For over a decade The New Yorker Festival has brought together influential minds in art, science, politics and humor to discuss a variety of cultural trends including music, economics, film, fashion and literature. Hosted by The New Yorker magazine, this year’s festival runs from September 30 through October 2 and features panel discussions on topics such as modern journalism, alternative reality fiction, capital punishment and minority politics. Editors and staff writers from The New Yorker will interview well-known contributors to the magazine, such as humorist Steve Martin and author Jonathan Franzen. The festival will also feature a live version of The New Yorker magazine’s Cartoon Caption Contest.
This weekend, FORA.tv will present select programs of The New Yorker Festival live and on demand. Here are some of the highlights.
For over 40 years Steve Martin has written for and performed in television, film, music and on stage. He won his first Emmy in 1969 at the age of 23 as a writer on the Smothers Brothers Comedy Hour and performed his offbeat comedy routine for sold-out audiences throughout the 1970s. Despite never being an official member of the Saturday Night Live cast, Martin often made guest appearances that consistently drove high ratings and hosted SNL more than 15 times. On September 30, Peter Schjeldahl, the magazine’s art critic, will sit down with Martin at the New Yorker Festival to discuss his work as an author and talk about a lesser-known aspect of his multifaceted creative life, his private art collection.
British biologist Richard Dawkins has spent the better part of his career writing about evolution and criticizing the intelligent design and creationism movement. He has written a number of popular science books, including The Selfish Gene, The God Delusion and The Greatest Show On Earth. On October 1, Henry Finder, the editorial director of The New Yorker, and Dawkins will discuss the nature of reality. This family-oriented event is recommended for ages 10 and up and will cover Dawkins’ new illustrated science guide for adults and young people, The Magic of Reality.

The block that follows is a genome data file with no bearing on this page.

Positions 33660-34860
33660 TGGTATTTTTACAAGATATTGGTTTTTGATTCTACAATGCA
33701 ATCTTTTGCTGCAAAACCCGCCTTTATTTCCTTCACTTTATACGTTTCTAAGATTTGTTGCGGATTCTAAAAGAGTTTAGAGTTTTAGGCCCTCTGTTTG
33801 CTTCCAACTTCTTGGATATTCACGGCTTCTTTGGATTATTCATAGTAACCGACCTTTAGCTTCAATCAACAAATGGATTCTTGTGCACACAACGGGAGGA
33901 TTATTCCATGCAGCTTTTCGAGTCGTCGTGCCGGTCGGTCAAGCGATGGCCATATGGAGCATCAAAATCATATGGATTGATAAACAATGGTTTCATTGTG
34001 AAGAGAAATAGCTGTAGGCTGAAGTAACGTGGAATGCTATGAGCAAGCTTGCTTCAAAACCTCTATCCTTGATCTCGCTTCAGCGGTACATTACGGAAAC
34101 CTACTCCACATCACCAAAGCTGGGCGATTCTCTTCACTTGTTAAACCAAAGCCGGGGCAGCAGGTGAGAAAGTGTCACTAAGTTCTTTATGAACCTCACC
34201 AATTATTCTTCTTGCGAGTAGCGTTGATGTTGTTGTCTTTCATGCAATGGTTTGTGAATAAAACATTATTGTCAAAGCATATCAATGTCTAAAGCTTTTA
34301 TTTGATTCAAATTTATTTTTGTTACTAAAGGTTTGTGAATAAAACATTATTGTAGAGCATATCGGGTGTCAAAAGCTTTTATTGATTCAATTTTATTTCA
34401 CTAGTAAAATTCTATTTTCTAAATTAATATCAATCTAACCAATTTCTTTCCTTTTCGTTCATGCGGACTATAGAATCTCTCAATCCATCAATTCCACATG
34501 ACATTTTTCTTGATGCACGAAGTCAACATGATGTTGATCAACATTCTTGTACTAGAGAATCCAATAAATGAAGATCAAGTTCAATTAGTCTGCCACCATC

Atul Gawande, a surgeon and staff writer for The New Yorker since 1998, primarily writes about medicine and the medical industry. However, he’s also a huge music fan and counts Brooklyn-based indie rock band The National as one of the mainstays on his operating-room playlist. On October 1, Gawande and the National will discuss music, band culture, touring and the band’s new album, “High Violet.”
Rep. Nancy Pelosi, D-Calif. was the first woman to serve as Speaker of the US House of Representatives. As speaker, she presided over several important legislative acts, including Obama’s health-care reform act. Pelosi is currently House Minority Leader, a position she also held from 2003 to 2007. On October 2, Jane Mayer, a staff writer at The New Yorker, who contributes pieces on American politics and culture, will discuss Pelosi’s current role as minority leader as well as her thoughts on the current state of American politics, gridlock in Washington and how leadership positions shape the role of women in public service.
New Yorker staff writer Malcolm Gladwell has written articles on economics and culture since 1996 and has several best-sellers to his name, including The Tipping Point: How Little Things Can Make a Big Difference Blink: The Power of Thinking Without Thinking and Outliers: The Story of Success. In 2009, Gladwell published “What the Dog Saw: And Other Adventures,” a compilation of his articles from The New Yorker. On October 2, Gladwell will discuss “The Virtues of Obnoxiousness,” and will touch upon his research techniques and his fascination with epidemiology.